1. I am wondering about that possibility too! It was bad enough that I swore I’d never work out there without the long gloves I have. But, as many of my attempts to change have ended: I got some okra spines in my arms again today! I tell you what, old habits are hard to break. I’m still trying to remember my gloves. I may hang them by the back door to visually cue myself! Thanks for coming by! I appreciate the visit.

    2. I hate gardening with gloves on more than I hate the scratches, pokes and itches that come from gardening. There is nothing like the textures of soil and plants! I will remember your remedy for next time – since there is always a next time.

      1. I totally agree! I’m glad I could help with the resulting itchiness from bare handed (arms too!) gardening. Thanks for coming by, I appreciate the visit!

  2. I don’t wear long sleeves but do wear glove 99% of the time only because I’m in the garden so much my hands get to looking so bad it is embarrassing to go out in public. I’m not a vain person, but when it looks like you haven’t washed your hands in days, it’s bad. LOL 🙂

    1. You know my mom’s hands get like that, but mine don’t. I got my dad’s skin and maybe that is why. If my mom doesn’t wear gloves you can tell for a week. My hands rinse right off. It is why this is a bad habit for me. There are certain plants that remind me to go put them on though! Thanks for coming by and commenting! I appreciate the visit.

  3. I always mean to wear gloves but somehow it never happens. Luckily about the worst thing that has happened so far is very dirty hands and nails!

    1. I have naturally tough nails. I think if mine broke or bent while I was out there I would have learned to wear them. As it is, I only recognize a need for them after I think: “I’ll just do this one thing before I go in” and the one thing is always something where it would have been smarter to just stop what I was doing and get my gloves! I’m happy to know I’m not alone in my lack of glove wearing! Thanks for the visit. I appreciate it!

  4. I am a little anal and tend to wear gloves, long sleeves (sun sensitive!), hat and sunglasses! I look like a rather shady individual when I am on the allotment but it does work – although I do like to ‘feel’ the earth and the plants but I have got a pair of gloves that are pretty effective but thin enough to work in. Good idea about the oatmeal – I wish I had this information two weeks ago as my granddaughter had sunburnt shoulders and I think this might have given her some relief.

    1. I have a few big floppy hats, gauntlet gloves and regular garden gloves, sunglasses and long shirts that I intend to wear but never do. I live in South Texas and some of our days are triple digit (Fahrenheit) and 50% humidity outside. I am lucky to survive those days without heatstroke! The heat here makes putting on anything extra, really hard to want to do. You’ll have to let me know if the oatmeal works for sunburns! I’d be interested to hear. Thanks for stopping by! I appreciate the visit.

    1. As I’m aging my skin is getting more sensitive. I think I’ll eventually start remembering my gloves. The kind of skin I had in my youth is not the type of skin I have now. Earlier this year I went out to cut some roses (in the dark. Every once in a while I get the urge to go on some garden adventure after dark. That is the “crazy” in my green thumbs!) and I reached in the bush and cut a few flowers to take inside. I got fire ant bites all over my hand and I snagged my skin on the backs of my hands with rose thorns. I looked like I had some horrible disease. It took 3 months for the red patches to fade. A few years ago that kind of injury wouldn’t have phased my skin. I’m starting to see the point in protecting myself! Thanks for coming by. I appreciate the comment and the visit!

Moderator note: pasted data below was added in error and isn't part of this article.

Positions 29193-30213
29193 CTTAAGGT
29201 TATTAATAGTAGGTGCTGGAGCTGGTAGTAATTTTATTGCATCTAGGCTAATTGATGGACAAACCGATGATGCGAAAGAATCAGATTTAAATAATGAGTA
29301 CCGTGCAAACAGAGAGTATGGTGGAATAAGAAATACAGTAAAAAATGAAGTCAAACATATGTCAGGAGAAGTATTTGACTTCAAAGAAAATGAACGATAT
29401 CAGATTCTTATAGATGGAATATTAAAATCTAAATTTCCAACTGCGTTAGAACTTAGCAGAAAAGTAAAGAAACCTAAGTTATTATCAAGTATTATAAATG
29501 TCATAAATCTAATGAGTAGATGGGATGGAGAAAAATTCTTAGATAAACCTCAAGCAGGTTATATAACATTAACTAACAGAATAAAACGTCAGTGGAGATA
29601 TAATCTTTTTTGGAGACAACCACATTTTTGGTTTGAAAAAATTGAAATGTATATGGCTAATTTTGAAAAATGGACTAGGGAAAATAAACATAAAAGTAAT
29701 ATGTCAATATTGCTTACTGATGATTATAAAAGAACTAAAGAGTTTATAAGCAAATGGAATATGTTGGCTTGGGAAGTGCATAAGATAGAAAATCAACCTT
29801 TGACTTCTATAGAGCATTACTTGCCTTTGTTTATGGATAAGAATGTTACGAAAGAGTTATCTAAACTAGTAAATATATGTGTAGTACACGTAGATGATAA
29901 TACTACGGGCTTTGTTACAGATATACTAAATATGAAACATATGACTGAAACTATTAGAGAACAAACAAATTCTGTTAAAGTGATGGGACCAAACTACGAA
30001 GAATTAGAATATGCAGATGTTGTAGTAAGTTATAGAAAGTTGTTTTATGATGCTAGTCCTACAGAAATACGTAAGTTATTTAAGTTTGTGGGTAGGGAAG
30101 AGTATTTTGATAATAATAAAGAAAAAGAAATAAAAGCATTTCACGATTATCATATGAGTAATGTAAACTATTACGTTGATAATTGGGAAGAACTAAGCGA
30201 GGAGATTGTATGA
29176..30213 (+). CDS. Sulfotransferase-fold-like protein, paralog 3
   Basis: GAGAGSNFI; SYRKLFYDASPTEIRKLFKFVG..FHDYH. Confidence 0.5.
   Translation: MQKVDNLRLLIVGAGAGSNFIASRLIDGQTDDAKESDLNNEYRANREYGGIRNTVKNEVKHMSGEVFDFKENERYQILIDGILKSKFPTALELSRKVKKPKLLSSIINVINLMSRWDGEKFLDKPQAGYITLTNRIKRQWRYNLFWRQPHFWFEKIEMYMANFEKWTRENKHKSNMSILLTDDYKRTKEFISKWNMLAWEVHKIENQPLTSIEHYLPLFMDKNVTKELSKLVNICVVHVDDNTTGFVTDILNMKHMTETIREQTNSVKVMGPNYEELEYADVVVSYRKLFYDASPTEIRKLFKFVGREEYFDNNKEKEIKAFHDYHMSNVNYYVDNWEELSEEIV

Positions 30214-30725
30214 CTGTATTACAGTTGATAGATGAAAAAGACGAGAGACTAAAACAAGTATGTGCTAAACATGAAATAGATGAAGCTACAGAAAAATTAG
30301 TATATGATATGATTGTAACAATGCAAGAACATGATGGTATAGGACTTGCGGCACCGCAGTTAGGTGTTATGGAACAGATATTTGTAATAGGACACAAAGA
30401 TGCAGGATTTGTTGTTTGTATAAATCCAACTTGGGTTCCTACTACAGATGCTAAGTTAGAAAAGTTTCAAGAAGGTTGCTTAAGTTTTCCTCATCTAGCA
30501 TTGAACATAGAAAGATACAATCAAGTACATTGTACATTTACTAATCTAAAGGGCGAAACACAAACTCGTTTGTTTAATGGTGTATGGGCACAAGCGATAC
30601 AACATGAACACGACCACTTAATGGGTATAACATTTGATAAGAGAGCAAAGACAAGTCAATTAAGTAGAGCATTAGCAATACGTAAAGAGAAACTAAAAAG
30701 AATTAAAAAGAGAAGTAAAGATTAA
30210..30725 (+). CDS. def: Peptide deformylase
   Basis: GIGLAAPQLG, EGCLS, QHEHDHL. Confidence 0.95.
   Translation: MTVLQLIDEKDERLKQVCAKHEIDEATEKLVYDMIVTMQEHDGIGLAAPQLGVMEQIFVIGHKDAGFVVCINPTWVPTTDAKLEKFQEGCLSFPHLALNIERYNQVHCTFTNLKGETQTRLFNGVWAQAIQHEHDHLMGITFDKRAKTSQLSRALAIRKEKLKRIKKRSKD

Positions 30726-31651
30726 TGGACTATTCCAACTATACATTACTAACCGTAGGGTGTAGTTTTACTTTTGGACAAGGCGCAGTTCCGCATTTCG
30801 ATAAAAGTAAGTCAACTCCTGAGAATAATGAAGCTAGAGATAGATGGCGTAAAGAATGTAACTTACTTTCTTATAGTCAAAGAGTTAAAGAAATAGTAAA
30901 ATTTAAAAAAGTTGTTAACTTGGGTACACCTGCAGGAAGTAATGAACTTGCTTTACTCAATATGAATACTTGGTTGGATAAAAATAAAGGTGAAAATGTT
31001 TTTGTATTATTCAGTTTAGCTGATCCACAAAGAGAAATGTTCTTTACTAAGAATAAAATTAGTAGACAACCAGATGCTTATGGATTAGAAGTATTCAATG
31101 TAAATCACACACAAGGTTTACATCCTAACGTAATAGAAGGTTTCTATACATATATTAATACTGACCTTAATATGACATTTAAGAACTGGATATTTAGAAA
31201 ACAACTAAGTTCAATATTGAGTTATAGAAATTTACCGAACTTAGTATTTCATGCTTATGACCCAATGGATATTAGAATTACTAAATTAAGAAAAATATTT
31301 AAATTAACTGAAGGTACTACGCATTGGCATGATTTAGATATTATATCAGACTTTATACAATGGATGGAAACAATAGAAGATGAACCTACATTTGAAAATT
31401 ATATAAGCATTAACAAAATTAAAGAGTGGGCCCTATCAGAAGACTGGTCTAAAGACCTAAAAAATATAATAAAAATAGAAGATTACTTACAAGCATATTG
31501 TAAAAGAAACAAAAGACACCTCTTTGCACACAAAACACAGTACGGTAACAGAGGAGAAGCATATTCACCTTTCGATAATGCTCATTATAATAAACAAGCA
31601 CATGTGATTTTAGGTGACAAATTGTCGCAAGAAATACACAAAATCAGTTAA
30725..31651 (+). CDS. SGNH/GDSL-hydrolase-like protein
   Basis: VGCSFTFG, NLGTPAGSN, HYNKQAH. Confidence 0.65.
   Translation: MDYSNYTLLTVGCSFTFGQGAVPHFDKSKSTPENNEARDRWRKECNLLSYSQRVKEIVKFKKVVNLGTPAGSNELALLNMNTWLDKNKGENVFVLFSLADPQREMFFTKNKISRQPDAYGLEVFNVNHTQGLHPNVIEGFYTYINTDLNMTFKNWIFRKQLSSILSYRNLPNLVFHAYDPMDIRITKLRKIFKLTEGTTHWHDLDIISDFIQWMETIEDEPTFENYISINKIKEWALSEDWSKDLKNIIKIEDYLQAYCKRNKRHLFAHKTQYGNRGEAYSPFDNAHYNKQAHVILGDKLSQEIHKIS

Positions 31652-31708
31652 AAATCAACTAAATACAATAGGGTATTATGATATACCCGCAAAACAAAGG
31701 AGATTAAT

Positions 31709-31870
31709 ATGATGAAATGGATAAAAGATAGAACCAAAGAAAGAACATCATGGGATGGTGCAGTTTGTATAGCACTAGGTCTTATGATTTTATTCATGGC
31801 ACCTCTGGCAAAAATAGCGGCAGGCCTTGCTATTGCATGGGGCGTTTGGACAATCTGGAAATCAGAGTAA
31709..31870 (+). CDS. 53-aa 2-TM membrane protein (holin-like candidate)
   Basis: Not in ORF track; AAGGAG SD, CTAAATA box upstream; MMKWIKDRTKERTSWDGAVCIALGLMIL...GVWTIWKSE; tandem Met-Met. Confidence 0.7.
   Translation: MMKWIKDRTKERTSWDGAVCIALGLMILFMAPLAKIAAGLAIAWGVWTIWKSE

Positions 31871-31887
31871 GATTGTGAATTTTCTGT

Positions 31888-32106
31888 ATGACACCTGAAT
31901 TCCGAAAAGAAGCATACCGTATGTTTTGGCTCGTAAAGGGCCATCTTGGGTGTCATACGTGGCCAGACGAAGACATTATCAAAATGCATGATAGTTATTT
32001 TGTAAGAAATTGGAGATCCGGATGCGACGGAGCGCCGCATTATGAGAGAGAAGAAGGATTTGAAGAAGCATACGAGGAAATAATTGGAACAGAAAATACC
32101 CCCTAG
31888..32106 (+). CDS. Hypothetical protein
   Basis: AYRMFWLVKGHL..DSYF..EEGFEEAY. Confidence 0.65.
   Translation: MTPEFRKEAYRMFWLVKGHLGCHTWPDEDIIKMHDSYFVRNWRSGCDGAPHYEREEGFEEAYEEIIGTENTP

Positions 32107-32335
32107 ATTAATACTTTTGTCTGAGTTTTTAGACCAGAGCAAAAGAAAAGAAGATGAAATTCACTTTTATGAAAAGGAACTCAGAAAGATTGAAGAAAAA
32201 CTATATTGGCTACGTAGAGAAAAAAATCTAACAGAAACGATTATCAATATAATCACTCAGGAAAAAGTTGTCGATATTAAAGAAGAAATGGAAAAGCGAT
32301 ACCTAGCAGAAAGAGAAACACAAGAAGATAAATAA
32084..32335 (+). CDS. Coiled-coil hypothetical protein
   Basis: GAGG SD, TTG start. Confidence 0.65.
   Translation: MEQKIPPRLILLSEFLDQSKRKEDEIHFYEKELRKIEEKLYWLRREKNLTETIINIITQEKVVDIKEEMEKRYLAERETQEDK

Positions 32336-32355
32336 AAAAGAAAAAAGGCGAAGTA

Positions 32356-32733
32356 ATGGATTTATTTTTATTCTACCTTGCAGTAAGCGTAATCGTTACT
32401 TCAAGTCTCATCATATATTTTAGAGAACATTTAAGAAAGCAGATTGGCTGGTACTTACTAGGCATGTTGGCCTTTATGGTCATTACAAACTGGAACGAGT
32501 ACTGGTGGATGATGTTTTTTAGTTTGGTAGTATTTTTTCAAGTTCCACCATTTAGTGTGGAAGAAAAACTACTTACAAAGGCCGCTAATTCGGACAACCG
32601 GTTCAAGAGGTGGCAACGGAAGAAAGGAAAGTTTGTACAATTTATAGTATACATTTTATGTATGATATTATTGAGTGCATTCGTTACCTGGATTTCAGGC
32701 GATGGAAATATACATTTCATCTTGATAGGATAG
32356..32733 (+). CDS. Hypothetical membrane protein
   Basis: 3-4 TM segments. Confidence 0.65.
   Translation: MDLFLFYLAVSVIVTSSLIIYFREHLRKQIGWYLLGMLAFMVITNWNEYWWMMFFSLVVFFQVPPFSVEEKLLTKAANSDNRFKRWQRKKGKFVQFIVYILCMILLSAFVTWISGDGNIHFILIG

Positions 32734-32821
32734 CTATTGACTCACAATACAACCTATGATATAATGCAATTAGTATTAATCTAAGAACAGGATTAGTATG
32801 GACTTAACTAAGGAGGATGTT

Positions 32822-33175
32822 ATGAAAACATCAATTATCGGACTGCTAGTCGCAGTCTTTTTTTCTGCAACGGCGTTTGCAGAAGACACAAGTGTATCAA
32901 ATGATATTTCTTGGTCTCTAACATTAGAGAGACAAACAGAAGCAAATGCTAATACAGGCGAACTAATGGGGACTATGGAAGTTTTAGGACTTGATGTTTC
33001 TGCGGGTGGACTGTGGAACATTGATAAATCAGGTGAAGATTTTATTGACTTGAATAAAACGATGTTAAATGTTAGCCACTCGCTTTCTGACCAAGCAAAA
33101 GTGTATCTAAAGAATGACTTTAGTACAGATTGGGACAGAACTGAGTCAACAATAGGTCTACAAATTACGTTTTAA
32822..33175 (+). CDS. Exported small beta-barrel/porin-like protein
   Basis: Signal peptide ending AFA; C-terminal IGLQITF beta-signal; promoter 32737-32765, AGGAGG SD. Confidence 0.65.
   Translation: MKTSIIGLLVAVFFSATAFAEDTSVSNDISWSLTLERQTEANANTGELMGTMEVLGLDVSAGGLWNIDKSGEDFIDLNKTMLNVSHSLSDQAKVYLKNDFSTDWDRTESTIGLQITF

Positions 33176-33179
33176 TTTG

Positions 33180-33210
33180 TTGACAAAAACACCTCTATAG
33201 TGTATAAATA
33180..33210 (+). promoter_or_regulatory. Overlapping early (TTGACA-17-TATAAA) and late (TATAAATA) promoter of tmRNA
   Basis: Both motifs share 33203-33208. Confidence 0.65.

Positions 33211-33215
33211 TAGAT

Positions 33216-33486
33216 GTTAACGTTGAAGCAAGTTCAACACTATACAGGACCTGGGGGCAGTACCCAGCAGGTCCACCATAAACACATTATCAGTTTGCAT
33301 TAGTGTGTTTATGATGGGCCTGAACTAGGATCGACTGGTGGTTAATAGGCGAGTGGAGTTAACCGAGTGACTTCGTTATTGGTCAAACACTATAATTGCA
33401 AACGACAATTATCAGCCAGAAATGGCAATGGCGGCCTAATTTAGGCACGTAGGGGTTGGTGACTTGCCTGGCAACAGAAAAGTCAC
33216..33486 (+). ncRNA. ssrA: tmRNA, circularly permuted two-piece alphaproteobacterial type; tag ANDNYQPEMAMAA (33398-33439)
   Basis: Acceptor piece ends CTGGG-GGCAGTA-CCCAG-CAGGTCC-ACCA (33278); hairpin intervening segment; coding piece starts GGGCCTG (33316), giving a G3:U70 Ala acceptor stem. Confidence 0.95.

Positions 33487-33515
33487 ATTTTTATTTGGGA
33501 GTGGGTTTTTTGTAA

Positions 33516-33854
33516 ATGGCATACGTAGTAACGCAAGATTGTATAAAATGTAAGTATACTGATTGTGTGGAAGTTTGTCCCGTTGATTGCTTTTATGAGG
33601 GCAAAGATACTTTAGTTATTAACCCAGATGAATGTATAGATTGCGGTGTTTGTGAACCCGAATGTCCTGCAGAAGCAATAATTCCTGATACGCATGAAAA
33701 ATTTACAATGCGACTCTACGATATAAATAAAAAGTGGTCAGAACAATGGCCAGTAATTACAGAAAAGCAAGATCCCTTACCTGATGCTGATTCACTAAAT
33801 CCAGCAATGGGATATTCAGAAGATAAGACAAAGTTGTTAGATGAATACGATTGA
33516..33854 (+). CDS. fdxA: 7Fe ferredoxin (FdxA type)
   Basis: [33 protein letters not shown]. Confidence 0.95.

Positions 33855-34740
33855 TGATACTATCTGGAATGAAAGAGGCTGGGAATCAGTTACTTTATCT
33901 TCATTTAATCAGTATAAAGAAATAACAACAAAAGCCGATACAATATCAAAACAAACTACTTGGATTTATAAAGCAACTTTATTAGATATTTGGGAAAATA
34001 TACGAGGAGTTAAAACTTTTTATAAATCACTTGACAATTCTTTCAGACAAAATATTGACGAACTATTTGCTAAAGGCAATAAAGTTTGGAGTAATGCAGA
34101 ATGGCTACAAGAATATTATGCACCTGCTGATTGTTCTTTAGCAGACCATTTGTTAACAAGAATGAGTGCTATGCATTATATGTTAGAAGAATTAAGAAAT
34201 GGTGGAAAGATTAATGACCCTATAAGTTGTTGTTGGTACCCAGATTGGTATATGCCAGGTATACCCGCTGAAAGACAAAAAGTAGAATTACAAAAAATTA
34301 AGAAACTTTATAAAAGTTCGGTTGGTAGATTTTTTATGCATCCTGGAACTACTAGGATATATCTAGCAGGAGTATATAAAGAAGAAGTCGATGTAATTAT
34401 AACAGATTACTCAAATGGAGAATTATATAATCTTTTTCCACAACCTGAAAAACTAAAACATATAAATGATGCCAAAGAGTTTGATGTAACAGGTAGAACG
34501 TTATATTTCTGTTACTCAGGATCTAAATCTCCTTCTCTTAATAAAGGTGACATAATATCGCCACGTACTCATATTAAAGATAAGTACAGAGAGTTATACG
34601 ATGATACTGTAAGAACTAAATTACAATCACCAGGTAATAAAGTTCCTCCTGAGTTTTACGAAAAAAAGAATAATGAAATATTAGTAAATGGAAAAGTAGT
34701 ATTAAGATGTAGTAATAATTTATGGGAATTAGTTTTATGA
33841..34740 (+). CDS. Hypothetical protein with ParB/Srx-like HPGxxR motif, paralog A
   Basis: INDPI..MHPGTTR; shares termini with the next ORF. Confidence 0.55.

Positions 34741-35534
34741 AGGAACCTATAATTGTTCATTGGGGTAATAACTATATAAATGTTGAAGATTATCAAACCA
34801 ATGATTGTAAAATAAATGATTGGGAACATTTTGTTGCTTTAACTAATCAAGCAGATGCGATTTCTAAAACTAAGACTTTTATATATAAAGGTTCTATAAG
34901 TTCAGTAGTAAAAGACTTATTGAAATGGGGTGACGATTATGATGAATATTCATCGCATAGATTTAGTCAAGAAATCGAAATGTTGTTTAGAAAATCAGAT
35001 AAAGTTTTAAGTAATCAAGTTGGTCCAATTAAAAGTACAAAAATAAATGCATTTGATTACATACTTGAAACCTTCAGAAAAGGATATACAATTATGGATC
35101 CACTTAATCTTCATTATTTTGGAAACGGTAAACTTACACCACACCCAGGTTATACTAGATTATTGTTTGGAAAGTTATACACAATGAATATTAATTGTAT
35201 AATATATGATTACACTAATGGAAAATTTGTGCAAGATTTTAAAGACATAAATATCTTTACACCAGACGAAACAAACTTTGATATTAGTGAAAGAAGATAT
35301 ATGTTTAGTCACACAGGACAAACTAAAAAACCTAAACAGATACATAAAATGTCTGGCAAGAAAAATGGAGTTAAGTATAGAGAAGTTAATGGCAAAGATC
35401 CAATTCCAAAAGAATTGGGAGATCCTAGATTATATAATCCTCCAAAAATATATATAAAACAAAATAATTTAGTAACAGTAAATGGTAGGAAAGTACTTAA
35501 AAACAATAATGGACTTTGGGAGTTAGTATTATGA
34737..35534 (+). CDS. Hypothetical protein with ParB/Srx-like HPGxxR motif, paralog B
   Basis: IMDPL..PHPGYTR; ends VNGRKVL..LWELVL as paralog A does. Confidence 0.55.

5. I got used to wearing thin clear plastic gloves for painting when using solvents, and find them useful for handling compost etc – find they’re better than nothing!

    1. I’ve got a box of latex gloves (like you would see at the doctor’s.) I love to use them for crafts but I hadn’t thought of trying them to mix soil! Great idea! My gardening gloves are porous so they aren’t that great for really wet gardening tasks. I will definitely wear the latex gloves next time I mix up potting soil. Thanks for coming by and commenting! I appreciate the visit.

  6. The only way I could wear the right thing every time is to have the gloves in the pocket of my long-sleeved garden smock hanging with the garden tools. Unlike you, however, I’m not the main gardener in our household and so I just decide not to garden when I’m not dressed right. You came up with a very clever “cure”. Well done. Jo @ Let’s Face the Music

  7. I like your okra photos! I’m growing some for the first time this year and I’ve been wondering what the pods will look like. My plants are in a container on my balcony and not as far along as yours.

    1. I love okra! Most of it doesn’t make it inside because it’s one of my favorite fresh snacks in the garden. They make excellent dill pickles. (They aren’t so slippery when canned.) I may post my okra pickle recipe on here soon. Good stuff and worth the spiny plants! Thanks for coming by. I appreciate it!

      1. It’s related to hibiscus and you will see the family resemblance when it blooms. Make sure that the pods you eat and harvest are small (3-4 inches) or they get woody. Also make sure you rub the spines off of the pods before you eat them raw!

      2. That’s exciting, thanks for the info! I keep thinking it’s going to bloom but it’s another leaf that unfolds. Looking forward to the flower and the pods!

  8. I love okra, I’m going to try growing it next year, thanks for the tips. My dad was from Texas, he showed me how to fry it with cornmeal. I love it in minestrone.

    My husband and I grow lots of tomatoes and love them, but they give me an excema rash that can really get out of control. I’ve learned to pick very carefully or wear a long sleeve shirt and gloves. Whenever I handle tomatoes in the kitchen I try to remember to wear gloves. But sometimes, you know how it is – you can’t be perfect every minute.

    I love the oatmeal idea and will try it, but about a year ago I found aloe vera sap is GREAT! A friend gave me one plant years ago, and once I found out how wonderful it is, I’ve been propagating it all over my patio in various pots. I cut the leaves open and rub the sap all over my hands and arms. It’s instant relief, it dries fast without residue, and the cracks all over my hands are gone. It’s even calmed my psoriasis, gotten rid of a couple of chronic sores. A-may-zing!